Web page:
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How Red Bull have already served part of cost cap penalty


Red Bull might have been handed a signficant punishment for breaching the 2021 cost cap, but the team have already served part of the penalty before the 2023 season has begun.

It was announced in October that the Milton Keynes-based outfit would be required to pay a $7 million fine and forfeit 10 per cent of their aerodynamic development allowance for breaching the financial regulations.

In the aftermath, Christian Horner suggested that the punishment could cost Red Bull up to “half a second” in lap time, while Max Verstappen predicted that it would “hurt” but voiced his confidence that the team could recover.

However, while the 2023 F1 season has not yet begun, Red Bull have already taken the hit of part of their penalty.

Red Bull have paid off almost 25 per cent of penalty

In October, Red Bull agreed a settlement with the FIA – known as an Accepted Breach Agreement (ABA) – after being found to have breached the cost cap for 2021.

The resulting penalty consisted of three areas:

  • Red Bull must pay a fine of $7 million to the FIA within 30 days of the ABA.
  • The team would receive a minor sporting penalty consisting of a 10 per cent reduction in wind tunnel time over the next 12 months.
  • Red Bull must pay the costs incurred by the Cost Cap Administration in this case.

Given that the ABA became official in October, this means that part of the penalty has already been served, with the $7 million fine having long been paid. This also does not fall under the budget cap.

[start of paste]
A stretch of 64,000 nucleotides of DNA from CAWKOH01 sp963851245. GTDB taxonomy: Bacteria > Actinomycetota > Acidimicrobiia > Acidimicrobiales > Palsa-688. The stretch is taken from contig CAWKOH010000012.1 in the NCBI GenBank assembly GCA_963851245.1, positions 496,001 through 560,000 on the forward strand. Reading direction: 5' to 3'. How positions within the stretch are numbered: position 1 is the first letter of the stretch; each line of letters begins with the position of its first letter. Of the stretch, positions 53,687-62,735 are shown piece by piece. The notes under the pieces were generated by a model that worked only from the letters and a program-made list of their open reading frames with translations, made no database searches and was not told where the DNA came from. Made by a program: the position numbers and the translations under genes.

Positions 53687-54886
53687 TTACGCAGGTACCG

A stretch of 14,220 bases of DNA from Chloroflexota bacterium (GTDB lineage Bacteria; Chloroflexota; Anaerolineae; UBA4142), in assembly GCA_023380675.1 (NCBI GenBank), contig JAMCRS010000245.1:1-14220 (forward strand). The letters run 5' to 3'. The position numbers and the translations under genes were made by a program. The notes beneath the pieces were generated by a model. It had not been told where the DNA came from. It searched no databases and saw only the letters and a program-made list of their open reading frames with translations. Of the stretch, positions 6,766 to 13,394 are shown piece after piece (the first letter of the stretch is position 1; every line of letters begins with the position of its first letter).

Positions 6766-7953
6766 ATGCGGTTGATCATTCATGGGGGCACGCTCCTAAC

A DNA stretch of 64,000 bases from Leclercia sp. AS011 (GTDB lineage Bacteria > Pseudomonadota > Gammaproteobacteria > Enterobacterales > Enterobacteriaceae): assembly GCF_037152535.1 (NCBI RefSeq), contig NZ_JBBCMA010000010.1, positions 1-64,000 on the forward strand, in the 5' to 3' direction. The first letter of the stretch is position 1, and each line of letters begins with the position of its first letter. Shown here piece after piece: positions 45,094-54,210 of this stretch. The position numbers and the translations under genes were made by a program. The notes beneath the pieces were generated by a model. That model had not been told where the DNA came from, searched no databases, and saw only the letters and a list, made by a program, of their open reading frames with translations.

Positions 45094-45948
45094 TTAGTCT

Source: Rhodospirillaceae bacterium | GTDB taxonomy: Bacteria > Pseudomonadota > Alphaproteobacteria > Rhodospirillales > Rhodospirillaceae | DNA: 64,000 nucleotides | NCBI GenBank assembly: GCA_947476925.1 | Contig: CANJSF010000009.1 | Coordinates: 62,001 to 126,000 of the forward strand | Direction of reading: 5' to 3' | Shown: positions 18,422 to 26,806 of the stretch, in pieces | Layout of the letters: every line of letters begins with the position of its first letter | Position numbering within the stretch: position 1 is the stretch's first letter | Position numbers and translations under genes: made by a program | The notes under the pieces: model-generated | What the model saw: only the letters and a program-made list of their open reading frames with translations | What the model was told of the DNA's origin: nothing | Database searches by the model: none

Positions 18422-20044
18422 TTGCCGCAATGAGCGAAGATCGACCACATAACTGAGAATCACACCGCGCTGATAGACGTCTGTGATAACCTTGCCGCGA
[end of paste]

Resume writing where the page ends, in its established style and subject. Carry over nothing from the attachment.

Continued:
The second part of the punishment concerning aerodynamic development allowance would also have come into effect in October, meaning that Red Bull have already completed three of the first 12 months of the penalty.

This penalty will be fully redeemed on 26 October 2023, after which the team will be allowed to test at full capacity again.

Red Bull were already set to have the least amount of development time for the 2023 car, having won the 2022 championship. Teams finishing at the top receive less time than those at the bottom on a sliding scale.

With this having already put the squad on 70 per cent of total wind tunnel hours and simulations, the remainder of the minor sporting penalty puts them at around 63 per cent for the next nine months.

While Red Bull may feel the effects of the punishment after this period due to the development gap, they will still have served half of the penalty by the time of the fifth race of the season.

Below is a breakdown of how each team’s position in the championship impacts their wind tunnel and simulation time.



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